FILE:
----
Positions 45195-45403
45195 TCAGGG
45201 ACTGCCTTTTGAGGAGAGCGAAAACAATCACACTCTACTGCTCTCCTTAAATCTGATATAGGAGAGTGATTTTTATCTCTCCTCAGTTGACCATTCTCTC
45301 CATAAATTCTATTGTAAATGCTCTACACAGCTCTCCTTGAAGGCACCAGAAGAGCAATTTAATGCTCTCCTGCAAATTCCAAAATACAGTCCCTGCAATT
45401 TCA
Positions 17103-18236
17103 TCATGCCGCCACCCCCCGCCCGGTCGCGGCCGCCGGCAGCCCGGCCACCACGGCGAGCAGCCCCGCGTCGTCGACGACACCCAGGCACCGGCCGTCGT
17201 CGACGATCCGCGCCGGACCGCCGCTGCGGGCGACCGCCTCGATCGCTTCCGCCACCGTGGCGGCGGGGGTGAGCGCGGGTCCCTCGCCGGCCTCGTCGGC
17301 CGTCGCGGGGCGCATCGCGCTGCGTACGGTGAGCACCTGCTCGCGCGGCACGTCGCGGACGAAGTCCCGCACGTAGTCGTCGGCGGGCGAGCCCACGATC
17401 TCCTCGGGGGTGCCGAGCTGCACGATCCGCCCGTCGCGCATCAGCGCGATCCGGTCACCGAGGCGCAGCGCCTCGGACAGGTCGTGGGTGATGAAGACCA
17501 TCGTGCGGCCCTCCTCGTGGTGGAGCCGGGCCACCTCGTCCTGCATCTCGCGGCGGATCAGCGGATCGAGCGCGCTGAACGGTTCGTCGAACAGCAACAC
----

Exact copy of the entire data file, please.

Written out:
Positions 45195-45403
45195 TCAGGG
45201 ACTGCCTTTTGAGGAGAGCGAAAACAATCACACTCTACTGCTCTCCTTAAATCTGATATAGGAGAGTGATTTTTATCTCTCCTCAGTTGACCATTCTCTC
45301 CATAAATTCTATTGTAAATGCTCTACACAGCTCTCCTTGAAGGCACCAGAAGAGCAATTTAATGCTCTCCTGCAAATTCCAAAATACAGTCCCTGCAATT
45401 TCA
Positions 17103-18236
17103 TCATGCCGCCACCCCCCGCCCGGTCGCGGCCGCCGGCAGCCCGGCCACCACGGCGAGCAGCCCCGCGTCGTCGACGACACCCAGGCACCGGCCGTCGT
17201 CGACGATCCGCGCCGGACCGCCGCTGCGGGCGACCGCCTCGATCGCTTCCGCCACCGTGGCGGCGGGGGTGAGCGCGGGTCCCTCGCCGGCCTCGTCGGC
17301 CGTCGCGGGGCGCATCGCGCTGCGTACGGTGAGCACCTGCTCGCGCGGCACGTCGCGGACGAAGTCCCGCACGTAGTCGTCGGCGGGCGAGCCCACGATC
17401 TCCTCGGGGGTGCCGAGCTGCACGATCCGCCCGTCGCGCATCAGCGCGATCCGGTCACCGAGGCGCAGCGCCTCGGACAGGTCGTGGGTGATGAAGACCA
17501 TCGTGCGGCCCTCCTCGTGGTGGAGCCGGGCCACCTCGTCCTGCATCTCGCGGCGGATCAGCGGATCGAGCGCGCTGAACGGTTCGTCGAACAGCAACAC